Tags: Mystery, Modern-Day Fantasy
[from the publisher] On a dismal evening in the previous century, an unnamed writer in Venice, California, answers a furious pounding at his beachfront bungalow door and again admits Constance Rattigan into his life. An aging, once-glamorous Hollywood star, Constance is running in fear from something she dares not acknowledge — and vanishes as suddenly as she appeared, leaving the narrator two macabre books: Twin listings of the Tinseltown dead and soon to be dead, with Constance’s name included among them. And so begins an odyssey as dark as it is wondrous, as the writer sets off in a broken-down jalopy with his irascible sidekick Crumley to sift through the ashes of a bygone Hollywood — a graveyard of ghosts and secrets where each twisted road leads to grim shrines and shattered dreams … and, all too often, to death.
REASONABLY HONEST DISCLAIMER: Ray Bradbury is the man who made me want to be a writer. He was and is my mentor, and I can rattle off a goodly number of names of other writers who find him no less magnificent than I do. It is natural that I will find his work amazing almost without exception, and I will be prejudiced in his favor. Like the protagonist in this book (unquestionably the man himself), my glasses are certifiably rose-colored when gazing upon the work of the master. So sue me.
Bradbury’s Death is a Lonely Business created an astonishing rethinking of the classic noir murder story, with not only a genuinely unique type of murder, murderer, and motive, but also a totally new means of observation, detection, deduction, and solution. A second novel in this series, A Graveyard for Lunatics: Another Tale of Two Cities, opens on Halloween Night of 1954, where our unnamed author is hired by a huge movie studio to write a new screenplay, and he makes the terrifying discovery of the graveyard behind the back lot where more mysteries dwell and old ghosts have yet to be laid to rest. This novel, set in 1960, brings us back again to the writer and his uncanny ability to find, to sense, to uncover the most impossible mystery of them all, and to solve it with a leap into the fantastic that none could be prepared for. It is, after all, what sparks the mind on a dark and stormy night.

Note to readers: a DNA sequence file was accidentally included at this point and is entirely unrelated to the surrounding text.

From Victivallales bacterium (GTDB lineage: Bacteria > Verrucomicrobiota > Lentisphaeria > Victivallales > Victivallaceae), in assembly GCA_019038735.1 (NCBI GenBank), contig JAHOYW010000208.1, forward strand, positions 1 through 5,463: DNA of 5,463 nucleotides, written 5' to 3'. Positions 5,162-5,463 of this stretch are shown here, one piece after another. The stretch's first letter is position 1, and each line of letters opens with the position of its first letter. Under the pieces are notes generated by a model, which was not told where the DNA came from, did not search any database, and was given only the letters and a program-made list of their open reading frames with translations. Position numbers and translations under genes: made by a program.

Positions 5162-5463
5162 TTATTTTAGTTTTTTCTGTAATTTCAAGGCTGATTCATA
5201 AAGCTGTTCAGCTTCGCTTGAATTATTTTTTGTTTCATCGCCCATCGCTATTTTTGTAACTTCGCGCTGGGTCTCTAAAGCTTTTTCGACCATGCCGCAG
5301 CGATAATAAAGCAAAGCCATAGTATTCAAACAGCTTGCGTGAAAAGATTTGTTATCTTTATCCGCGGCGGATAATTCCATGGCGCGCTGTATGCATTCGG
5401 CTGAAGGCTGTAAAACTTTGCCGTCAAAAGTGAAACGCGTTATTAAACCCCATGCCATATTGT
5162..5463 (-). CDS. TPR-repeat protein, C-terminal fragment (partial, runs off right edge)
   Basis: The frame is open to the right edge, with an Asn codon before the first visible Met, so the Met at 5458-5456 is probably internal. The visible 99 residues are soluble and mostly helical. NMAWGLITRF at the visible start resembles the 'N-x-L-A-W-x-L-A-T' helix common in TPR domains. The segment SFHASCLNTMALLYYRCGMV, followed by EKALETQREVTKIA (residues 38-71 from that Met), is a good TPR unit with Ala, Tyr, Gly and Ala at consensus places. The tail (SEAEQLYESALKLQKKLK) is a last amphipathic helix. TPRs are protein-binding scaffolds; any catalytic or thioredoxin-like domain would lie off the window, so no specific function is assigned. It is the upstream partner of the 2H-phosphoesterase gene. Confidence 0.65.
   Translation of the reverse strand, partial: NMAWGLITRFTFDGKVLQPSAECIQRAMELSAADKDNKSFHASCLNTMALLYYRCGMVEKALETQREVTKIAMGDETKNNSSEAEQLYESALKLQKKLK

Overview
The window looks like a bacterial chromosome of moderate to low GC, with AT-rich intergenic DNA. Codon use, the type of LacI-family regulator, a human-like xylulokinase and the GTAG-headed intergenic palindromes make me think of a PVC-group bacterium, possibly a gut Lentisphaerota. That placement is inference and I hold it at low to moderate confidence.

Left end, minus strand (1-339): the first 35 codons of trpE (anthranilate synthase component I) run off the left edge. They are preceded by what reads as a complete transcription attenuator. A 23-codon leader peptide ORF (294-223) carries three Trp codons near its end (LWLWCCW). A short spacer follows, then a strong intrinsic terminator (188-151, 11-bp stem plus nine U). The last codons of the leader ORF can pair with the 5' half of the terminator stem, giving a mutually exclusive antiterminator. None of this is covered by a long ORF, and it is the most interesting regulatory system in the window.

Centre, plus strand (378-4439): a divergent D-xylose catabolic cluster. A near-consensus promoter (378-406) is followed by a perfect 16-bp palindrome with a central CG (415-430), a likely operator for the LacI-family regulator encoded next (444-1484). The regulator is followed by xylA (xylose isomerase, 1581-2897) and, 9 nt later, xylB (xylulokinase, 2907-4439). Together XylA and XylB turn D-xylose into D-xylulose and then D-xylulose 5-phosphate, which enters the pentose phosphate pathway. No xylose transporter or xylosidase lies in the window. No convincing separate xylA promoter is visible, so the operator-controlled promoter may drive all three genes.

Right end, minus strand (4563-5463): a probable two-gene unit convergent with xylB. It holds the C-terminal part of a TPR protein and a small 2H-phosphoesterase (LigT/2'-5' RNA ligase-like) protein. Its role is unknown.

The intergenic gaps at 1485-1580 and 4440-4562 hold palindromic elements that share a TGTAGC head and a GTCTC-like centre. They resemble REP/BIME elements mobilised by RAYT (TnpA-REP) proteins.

Yes, my faithful readers, he did it: The first line of this novel is indeed It was a dark and stormy night. It is followed with Is that one way to catch your reader?
Well, then, it was a dark and stormy night with dark rain pouring in drenches on Venice, California, the sky shattered by lightning at midnight. It had rained from sunset going headlong toward dawn. No creature stirred in that downfall. The shades in the bungalows were drawn on faint blue glimmers where night owls deathwatched bad news or worse. The only thing that moved in all that flood ten miles south and ten miles north was Death. And someone running fast ahead of Death.
To bang on my paper-thin oceanfront bungalow door.
That, by damn, is how you catch your reader!
Thrusting her Books of the Dead into our hero’s hands and vanishing into the maelstrom, Constance’s entire life becomes a haunting mystery, itself haunted by a Hollywood long gone. Where once giants walked — Garbo, Dietrich, Valentino — only black-and-white ghosts flicker in the ruins of Grauman’s Chinese Theater, in a cathedral where sinners hold sway, in the labyrinthine corridors of a hut filled to overflowing with newspapers carrying history that yellows and wastes without anyone left to remember. These strange places, with even stranger people, become the locations that our writer must explore to find the clues, the remnants, the revenants of Constance Rattigan.
It’s not a ride that you’ll soon forget, for like Death is a Lonely Business and A Graveyard for Lunatics before it, Let’s All Kill Constance is as much about the why- as the how- and whodunit. Among the suspects – Constance’s first husband, her brother the priest, her psychic who predicted the course of her life (and her death?), the barely-alive projectionist at the abandoned palace-that-was of Grauman’s… each with a means, motive, and opportunity that only the maddest and most fantastic of authors could perceive much less bring to its amazing conclusion.
Fair warning: This is not your traditional gumshoe, amateur detective, or cozy mystery. You must be prepared to scale the heights of an abandoned trolley car line and sink into the depths of the storm drains below the earthquake-rattled streets of southern California. You must look into the history of film and the future of a writer unbound to Earth or time. You must risk reaching into your own passions to discover how much, how far, and how truly Passion must be followed through life and death and life again. It’s well worth the journey.